Gearless Clock – Pulley Setup
I got the weight pulley system together which took a lot longer than I expected! These little things were tricky to make!
They each run on a tiny bearing;
Because they are only about 3mm wide, I found it really tricky to have a blind hole to a press fit. It was too tight and I ended up killing the little bearing trying to press it into the housing, or it slipped into place. Consequently I had to loctite the bearing into the housing:
Then I made some small shaft for them to sit on:
I managed to get it all hooked up. I then needed a way of checking the weight required in the both the master and jockey weight before cutting any 2″ dia steel to size! Both Woodward and Wilding explain that the jockey weight and master weight are dependent on the line used and pulley setup. Woodward used nylon fishing line but this seems to offer no resistence. A kind chap from the NAWCC forum sent me a length of nylon line but like Wilding and Gadget builder, I couldn`t get enough friction and the line just slipped. I am currently using builders braded line and it is working well. I`ve used a coffee jar full off steel offcuts as the master weight which allows me to adjust the weight. I`ve still not got this quite right. I think my jockey weight it too heavy at present. I had the clock running for about 45mins but the pendulum slowly slowly slowly dropped, indicating the master weight on the centre wheel isn`t heavy enough. Woodward did use a much heavier weight than Wilding, and I`m currently using the smaller weight recommended by Wilding. Tomorrow I`ll adjust this, but the clock is running with the pulley…I just need to get the weight and jockey weight sorted and then I can move to the dreaded daisy motion!!!
In a desperate attempt to get the clock running, I`d used a hoop on the coffee jar lid which wasn`t allowing the line to slip correctly and if you look at my picture above, it was pulling the line down off the pin wheel at an angle. I made a very rough pulley based on Wildings plans. I will need to shape and finish this to make it look more elegant, but it will transfer to the master weight when I`m happy with everything.
Once this was on the clock, I found most of my problems went away but I still struggled with pendulum losing momentum. Woodward suggested 1400g master weight with the jockey weight being 60% of this when used with nylon monofilament line to stop slippage. Wilding used only a 700g master weight and although he explained Woodwards ideas, he admittedly used a far smaller jockey weight than the 60% suggestion. I was using about 850-900g in my master weight (because I was trying to get the pendulum to have a bigger impulse) and about 200g in my jockey weight. Wilding did mention you could use less “if you could get away with it” and because the braided builders line has much more “grip” than any monofilament fishing line, I experiments to see what the minimum I could use was. Using too little jockey mass and the line would slip and the master weight would slowly fall, however using a small M10 bolt and adding nuts as extras weights, I got to about 50g for the jockey weight.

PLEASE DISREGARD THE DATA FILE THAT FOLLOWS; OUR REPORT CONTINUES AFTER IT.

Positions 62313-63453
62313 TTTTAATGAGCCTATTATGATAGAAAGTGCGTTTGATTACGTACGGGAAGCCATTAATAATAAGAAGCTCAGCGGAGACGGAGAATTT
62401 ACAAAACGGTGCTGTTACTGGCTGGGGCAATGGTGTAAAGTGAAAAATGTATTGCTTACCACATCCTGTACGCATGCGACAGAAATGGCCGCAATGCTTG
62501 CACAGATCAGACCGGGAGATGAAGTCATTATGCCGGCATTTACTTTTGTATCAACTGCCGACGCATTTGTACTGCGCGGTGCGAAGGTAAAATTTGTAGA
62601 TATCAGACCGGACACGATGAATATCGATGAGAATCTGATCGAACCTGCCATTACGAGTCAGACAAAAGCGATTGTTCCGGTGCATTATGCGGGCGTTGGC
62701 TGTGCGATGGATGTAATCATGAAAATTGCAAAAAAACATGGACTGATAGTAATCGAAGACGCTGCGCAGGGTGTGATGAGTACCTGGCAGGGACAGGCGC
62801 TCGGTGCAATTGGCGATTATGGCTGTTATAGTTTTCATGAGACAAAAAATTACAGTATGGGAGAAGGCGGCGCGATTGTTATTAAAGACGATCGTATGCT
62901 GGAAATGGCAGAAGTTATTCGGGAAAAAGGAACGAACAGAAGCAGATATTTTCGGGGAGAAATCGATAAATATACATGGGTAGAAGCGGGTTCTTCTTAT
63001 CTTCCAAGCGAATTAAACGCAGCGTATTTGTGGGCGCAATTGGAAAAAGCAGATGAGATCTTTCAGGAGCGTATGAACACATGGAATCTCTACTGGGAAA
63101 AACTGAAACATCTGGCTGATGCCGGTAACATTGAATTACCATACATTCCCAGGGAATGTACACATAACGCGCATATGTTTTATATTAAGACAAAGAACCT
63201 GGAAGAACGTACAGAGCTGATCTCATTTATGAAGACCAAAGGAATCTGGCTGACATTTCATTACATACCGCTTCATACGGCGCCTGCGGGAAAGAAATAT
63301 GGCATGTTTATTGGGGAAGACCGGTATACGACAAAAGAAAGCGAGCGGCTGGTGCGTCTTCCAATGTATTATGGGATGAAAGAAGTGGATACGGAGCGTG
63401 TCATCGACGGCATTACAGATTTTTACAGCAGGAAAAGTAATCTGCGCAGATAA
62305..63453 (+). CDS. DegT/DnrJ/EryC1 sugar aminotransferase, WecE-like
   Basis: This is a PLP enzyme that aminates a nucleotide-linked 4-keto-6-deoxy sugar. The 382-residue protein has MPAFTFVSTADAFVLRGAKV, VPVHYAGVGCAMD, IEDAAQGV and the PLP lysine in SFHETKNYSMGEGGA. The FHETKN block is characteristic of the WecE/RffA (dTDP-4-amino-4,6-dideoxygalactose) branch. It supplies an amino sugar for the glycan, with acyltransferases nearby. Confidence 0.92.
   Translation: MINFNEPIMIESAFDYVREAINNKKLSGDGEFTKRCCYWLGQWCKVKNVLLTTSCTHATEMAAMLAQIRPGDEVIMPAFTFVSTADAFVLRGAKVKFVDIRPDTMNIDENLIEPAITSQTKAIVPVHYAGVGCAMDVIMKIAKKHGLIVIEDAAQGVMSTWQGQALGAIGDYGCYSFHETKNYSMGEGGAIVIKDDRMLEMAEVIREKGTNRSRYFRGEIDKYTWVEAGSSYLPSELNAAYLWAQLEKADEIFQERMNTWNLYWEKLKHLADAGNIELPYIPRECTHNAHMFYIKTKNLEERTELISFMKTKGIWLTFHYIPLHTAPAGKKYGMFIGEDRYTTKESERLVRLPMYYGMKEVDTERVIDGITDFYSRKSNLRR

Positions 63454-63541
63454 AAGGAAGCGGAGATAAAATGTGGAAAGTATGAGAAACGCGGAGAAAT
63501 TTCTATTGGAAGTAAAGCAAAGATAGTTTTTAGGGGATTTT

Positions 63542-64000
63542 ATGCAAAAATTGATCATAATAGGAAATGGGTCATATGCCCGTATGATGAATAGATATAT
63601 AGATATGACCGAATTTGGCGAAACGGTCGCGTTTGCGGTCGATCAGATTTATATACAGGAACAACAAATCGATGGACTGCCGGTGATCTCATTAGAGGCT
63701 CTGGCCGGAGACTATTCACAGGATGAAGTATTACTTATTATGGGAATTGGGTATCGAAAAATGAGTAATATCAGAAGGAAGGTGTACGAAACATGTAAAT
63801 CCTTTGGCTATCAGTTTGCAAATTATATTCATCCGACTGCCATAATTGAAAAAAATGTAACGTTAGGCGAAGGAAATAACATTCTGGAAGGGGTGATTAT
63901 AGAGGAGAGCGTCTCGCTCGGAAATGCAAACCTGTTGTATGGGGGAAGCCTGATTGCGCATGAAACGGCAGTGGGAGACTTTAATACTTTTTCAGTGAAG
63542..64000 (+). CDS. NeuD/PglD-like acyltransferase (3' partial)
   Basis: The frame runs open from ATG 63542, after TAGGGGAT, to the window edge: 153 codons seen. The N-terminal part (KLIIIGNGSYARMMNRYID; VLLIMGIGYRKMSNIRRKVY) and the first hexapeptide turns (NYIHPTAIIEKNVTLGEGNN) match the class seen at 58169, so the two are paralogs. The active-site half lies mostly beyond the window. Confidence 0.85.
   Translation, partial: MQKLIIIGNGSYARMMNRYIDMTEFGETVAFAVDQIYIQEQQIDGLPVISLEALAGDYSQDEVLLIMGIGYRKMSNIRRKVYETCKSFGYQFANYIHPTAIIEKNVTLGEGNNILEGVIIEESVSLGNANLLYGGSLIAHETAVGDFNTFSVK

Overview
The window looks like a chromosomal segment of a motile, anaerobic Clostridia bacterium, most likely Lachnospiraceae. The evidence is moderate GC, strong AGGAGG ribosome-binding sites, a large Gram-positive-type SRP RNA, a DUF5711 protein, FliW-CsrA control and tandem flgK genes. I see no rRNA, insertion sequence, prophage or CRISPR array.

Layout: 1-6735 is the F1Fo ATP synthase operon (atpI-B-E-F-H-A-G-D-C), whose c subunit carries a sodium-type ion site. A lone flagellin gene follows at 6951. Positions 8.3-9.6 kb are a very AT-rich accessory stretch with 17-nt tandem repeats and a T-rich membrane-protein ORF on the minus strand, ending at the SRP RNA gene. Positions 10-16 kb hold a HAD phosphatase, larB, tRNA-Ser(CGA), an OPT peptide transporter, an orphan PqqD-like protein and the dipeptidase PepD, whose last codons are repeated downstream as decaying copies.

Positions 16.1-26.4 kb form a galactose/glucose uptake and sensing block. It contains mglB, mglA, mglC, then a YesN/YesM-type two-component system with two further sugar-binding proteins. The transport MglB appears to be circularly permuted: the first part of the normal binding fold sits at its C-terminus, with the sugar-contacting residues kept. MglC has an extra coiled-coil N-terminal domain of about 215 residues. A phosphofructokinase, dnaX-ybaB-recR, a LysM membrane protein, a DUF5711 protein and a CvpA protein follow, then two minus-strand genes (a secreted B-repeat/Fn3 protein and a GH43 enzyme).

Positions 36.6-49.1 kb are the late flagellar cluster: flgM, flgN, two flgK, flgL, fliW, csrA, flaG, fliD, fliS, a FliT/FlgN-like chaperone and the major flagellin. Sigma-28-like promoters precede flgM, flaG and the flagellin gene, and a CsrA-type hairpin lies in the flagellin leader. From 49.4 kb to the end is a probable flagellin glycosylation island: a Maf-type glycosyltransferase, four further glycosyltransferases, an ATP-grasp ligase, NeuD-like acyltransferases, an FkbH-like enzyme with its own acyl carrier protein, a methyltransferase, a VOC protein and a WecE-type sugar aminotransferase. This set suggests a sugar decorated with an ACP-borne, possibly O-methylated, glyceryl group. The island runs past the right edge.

This made all the difference and my problems with impulse had gone! The clock was running… but that lead to another problem…!!!
With the bigger impulse, the backstop pawl started jumping again! This is something John (gadget builder) and I have been discussing for a while but no amount of bending of the wire could stop it. The position Wilding suggestions will clearly work but even if you don`t get the jumping I was experiencing, this low position of the backstop is not ideal. Really the backstop should be acting in a more horizontal position like the count pawl is acting in on the pendulum rod. This will allow it to easily lift and drop off each tooth, especially the deeper one I was having problems with. John suggested a better position for the bridge would actually be at a 30 deg angle! This wouldn`t look great in my opinion, but the higher position of the backstop would at least reduce the force on the count wheel. This was irrelevant anyway as it was installed on the clock!
The other option would be to take a bracket off the right bridge pillar and mount the backstop on there! So that it was free to move I used a small bearings. To reduce friction even more, I intentionally increased the length of the backstop wire and hooked the back end so that I could add small washers as weights to counter-balance the backstop. This made a MASSIVE difference, both the position and the counter balance. The position stopped it from jumping all together and by adding the small weights, you could tell friction was reduced because the back stop became silent in action! :ddb:
Now, I made this as a quick job and haven`t shaped it or polished it and clearly I`m not going to use washers to counterbalance the system on the final thing!!! I just stuck it on to see if it would work, but once I`ve made this look OK it will be installed. The bracket needs rounding at both ends and making much narrower:
It has been running since 10am this morning which is about 10 hours 30 mins of running time. Fingers crossed it is still going tomorrow morning!!
This will later be modified to a doubled pulley line to get less drop of the weight per day…